Grover Cleveland holds a unique place in American history. He is the Grover Cleveland with one of his dogs only person elected for two non-consecutive terms of the presidency (1885-1889 and 1893-1897). In addition, he was the first Democrat elected after the Civil War. Personally, Cleveland also went through changes. He was a bachelor »

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  • Confederate Dog in the Civil War: Sawbuck

    Loyal dogs populated both armies in the Civil War. For every Union What Sawbuck might have looked like dog, there was a Confederate dog taking part in the battles. Like wars before it, the Civil War had no organized canine corps. (The first canine corps for the U.S. did not come about until World War II.)  But if men were going to war, »

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  • Buster Brown Shoes and Mary Janes

    “I'm Buster Brown, and I live in a shoe. That's my dog, Tige, and he lives there, too,” went the jingle for Buster Brown shoes. The Brown Shoe Company began in 1878 as a partnership among three St. Louis businessmen: George Brown, Alvin L. Bryan, and Jerome Desnoyers. George Warren Brown was the lead partner. He was born on a farm in »

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  • Pancho Barnes: Pioneering Aviator and Legendary Woman

    Pancho Barnes (1901-1975) was a fearless pilot and aviation pioneer, flying at a time when flight was in its infancy. She went on to work as a Hollywood stunt pilot, among many other things. Pancho pursued just about anything that interested her, including partying. (The parties were generally at her house with Pancho providing the liquor.) »

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  • The Wheelchair: Who Thought Of It?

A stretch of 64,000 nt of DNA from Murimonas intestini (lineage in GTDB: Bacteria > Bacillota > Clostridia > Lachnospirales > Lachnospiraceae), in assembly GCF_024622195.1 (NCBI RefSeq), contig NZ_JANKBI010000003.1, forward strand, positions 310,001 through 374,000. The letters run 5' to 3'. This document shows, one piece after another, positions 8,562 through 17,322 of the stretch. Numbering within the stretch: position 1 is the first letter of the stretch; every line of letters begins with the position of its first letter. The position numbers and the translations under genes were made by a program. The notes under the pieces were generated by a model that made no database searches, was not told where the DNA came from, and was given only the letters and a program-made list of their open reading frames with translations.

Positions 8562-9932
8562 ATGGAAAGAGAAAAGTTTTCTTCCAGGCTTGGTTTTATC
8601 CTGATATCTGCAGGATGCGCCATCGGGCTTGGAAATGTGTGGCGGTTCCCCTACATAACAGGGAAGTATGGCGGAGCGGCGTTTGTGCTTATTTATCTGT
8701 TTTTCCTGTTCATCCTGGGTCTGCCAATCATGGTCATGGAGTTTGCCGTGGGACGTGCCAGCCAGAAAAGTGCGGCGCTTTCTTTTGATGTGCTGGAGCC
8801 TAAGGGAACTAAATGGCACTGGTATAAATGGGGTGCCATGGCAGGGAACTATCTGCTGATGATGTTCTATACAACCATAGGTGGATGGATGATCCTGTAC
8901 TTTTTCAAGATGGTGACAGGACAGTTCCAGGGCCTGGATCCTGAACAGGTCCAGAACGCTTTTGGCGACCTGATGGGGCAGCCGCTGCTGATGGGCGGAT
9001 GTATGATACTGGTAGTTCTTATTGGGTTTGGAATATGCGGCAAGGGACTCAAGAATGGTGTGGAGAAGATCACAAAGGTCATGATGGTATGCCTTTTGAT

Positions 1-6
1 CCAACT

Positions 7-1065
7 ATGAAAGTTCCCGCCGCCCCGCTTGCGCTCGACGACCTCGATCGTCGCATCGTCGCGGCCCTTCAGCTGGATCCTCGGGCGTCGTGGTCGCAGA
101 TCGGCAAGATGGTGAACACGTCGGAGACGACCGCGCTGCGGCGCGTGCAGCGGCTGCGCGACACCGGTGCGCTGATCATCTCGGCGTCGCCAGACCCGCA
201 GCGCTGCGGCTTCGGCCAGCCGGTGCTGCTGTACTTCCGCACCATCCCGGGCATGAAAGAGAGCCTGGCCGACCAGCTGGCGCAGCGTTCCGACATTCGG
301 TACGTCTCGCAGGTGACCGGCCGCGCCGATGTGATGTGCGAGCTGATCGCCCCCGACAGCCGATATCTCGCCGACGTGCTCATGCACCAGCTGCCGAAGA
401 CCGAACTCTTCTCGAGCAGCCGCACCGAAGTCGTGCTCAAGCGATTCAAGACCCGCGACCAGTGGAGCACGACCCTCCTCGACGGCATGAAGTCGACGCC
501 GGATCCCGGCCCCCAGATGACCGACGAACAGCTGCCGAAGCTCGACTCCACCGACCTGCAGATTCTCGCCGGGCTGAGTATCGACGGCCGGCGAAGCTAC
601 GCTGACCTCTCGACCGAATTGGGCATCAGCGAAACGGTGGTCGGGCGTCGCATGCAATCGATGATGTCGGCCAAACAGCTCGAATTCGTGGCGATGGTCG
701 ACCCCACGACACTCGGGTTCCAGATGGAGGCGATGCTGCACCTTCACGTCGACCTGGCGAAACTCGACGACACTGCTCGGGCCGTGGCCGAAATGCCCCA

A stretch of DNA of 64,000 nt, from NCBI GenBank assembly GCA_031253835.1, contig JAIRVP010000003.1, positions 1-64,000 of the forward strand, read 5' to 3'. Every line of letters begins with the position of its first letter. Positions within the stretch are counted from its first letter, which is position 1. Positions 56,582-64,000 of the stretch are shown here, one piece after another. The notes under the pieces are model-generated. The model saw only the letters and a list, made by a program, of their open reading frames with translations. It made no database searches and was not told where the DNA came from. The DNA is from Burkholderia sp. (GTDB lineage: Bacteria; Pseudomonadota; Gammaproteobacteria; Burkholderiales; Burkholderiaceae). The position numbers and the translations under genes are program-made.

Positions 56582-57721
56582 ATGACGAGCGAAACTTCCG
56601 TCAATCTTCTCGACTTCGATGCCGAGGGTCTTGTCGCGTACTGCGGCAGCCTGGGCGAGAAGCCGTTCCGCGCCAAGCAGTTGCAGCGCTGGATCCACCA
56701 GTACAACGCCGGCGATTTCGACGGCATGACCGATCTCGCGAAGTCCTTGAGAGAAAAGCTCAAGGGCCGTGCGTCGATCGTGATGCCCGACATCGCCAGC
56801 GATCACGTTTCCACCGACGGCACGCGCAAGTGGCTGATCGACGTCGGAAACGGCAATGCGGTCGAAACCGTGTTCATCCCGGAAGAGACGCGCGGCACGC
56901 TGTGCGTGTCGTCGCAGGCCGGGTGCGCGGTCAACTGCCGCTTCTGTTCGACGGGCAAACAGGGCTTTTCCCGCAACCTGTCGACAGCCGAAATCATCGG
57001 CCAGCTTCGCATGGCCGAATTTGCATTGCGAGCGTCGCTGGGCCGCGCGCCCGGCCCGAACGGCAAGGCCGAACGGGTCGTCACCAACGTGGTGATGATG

Wheelchairs today offer a very high level of independence and mobility to people who cannot walk because of injury or disability. When and how did they come about? While not in common use until the last century, the earliest known wheeled conveyance dates to the Greeks who put wheels on a bed in order to move an invalid from location to »

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  • Lionel Barrymore: Actor Opened Door for People with Disabilities

    Lionel Barrymore ((1878-1954) had a long and successful acting Barrymore and Lew Ayres from Young Dr. Kildare career, primarily playing character roles in films from the silent era through the early 1950s. Barrymore didn’t limit himself to acting; he was a successful director and composer and continued to pursue his love of the fine »

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Topics At America Comes Alive



Part of the inspiration for this site comes from a remark made by Nobel Peace Prize winner Jane Addams (1860-1935)
"People do not want to hear about simple things. They want to hear about great things - simply told."

On This Day


On September 29 in 1982, seven people died after taking Extra-Strength Tylenol that had been laced with cyanide. As a direct result, Johnson & Johnson (with the FDA) introduced a tamper-proof packaging that included foil seals. These and other protections soon became the industry standard for over-the-counter medications.
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Who Thought of That?


The polygraph--or lie detector machine--was invented by John Larson, an employee of the Berkeley Police Department. However, the device wasn't patented for about 10 years. Holder of the patent was Leonarde Keeler, also from Berkeley.

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Only in the USA

Ace Pilot Pete Fernandez: Korean War

Ace pilot Pete Fernandez was one of the top fighter pilots in the Korean War, but he almost didn’t see combat. He was so valuable... continue »

X-Ray Shoe-Fitting Machine

The X-ray shoe-fitting machine (fluoroscope) was a common fixture in American shoe stores during the 1930s-50s. In ads, the machines were touted as a new... continue »
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What can one person do? Read some of the stories on this site; you'll see that they revolve around single individuals who worked toward change.
"Never doubt that a small group of thoughtful, committed citizens can change the world. Indeed, it is the only thing that ever has."
Margaret Mead